They move serenely in brilliant saffron or pink robes, symbolizing the spirituality of a beautiful culture.
Girls enter the monastic life,
shave their heads, take ordination vows and practise meditation and reading scriptures just as male monks do. They don’t perform ceremonies though or travel overseas, and they carry only ten precepts, the ethical rules in Buddhism, the same
number for novice monks.
The only other difference and the most striking is the pink robe. It is often worn with an orange sash over the left shoulder and is a difference unique to Myanmar Buddhists.
The nuns are called sila-rhan (pronounced thila-shin) which means the “keeper of morality.” That’s a tall order for a girl of any age, but Myanmar’s nuns bear the title with cheerful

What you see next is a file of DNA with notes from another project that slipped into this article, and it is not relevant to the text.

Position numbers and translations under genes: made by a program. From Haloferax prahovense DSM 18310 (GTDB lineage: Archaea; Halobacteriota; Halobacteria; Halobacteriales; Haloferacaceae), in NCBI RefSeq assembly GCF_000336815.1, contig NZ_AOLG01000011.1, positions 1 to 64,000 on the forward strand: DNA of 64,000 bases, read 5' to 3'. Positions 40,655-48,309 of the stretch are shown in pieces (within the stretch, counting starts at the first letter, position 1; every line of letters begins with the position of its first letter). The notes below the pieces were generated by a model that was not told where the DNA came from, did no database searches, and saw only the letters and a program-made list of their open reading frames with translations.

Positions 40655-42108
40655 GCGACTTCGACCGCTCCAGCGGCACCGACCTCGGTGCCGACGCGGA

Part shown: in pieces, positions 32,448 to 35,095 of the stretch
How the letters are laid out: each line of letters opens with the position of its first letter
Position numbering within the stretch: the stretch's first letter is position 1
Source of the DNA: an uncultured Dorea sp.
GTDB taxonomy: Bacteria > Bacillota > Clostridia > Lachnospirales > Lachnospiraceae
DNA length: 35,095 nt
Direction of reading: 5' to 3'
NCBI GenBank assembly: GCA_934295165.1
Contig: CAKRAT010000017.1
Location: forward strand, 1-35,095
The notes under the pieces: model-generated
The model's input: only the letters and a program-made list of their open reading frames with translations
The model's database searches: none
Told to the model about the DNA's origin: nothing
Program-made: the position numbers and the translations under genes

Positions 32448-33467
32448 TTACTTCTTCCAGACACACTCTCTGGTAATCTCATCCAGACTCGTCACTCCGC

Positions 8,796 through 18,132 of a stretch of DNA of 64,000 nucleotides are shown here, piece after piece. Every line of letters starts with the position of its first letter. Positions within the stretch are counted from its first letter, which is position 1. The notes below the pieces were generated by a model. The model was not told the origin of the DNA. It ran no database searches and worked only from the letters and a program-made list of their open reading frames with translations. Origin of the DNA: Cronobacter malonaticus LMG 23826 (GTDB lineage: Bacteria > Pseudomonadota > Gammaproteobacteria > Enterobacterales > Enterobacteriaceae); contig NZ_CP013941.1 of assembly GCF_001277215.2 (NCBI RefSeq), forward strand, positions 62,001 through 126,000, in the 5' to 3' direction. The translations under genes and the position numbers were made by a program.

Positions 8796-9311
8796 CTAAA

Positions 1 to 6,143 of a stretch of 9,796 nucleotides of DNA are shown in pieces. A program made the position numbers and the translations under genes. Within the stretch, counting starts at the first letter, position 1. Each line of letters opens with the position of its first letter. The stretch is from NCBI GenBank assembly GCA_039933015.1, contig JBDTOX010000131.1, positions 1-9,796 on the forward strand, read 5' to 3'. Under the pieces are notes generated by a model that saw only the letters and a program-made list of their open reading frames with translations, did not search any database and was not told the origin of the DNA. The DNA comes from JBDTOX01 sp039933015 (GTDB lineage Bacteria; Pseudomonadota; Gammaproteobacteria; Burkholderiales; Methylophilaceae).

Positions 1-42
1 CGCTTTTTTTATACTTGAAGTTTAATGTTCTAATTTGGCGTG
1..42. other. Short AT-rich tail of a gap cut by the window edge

humility. Often, they have left home at an early age to live in the nunnery, where they spend their time in service to the community, collecting alms, teaching, studying and meditating.
males are expected to become Monks twice during their lifetime, as boys and as men, but there is no such expectation for girls, so joining the order is the choice of the girl or her family.
For poorer families, the pink robes are a way for their
daughters to escape poverty, get an education and to have an honorable position in society. For some it is simply a rite of passage but many take up the pink kasaya (robe) for life.
generally considered quieter than their monk counterparts, once you engage with nuns, nuns can be just as cheeky or shy as any other girl in the world.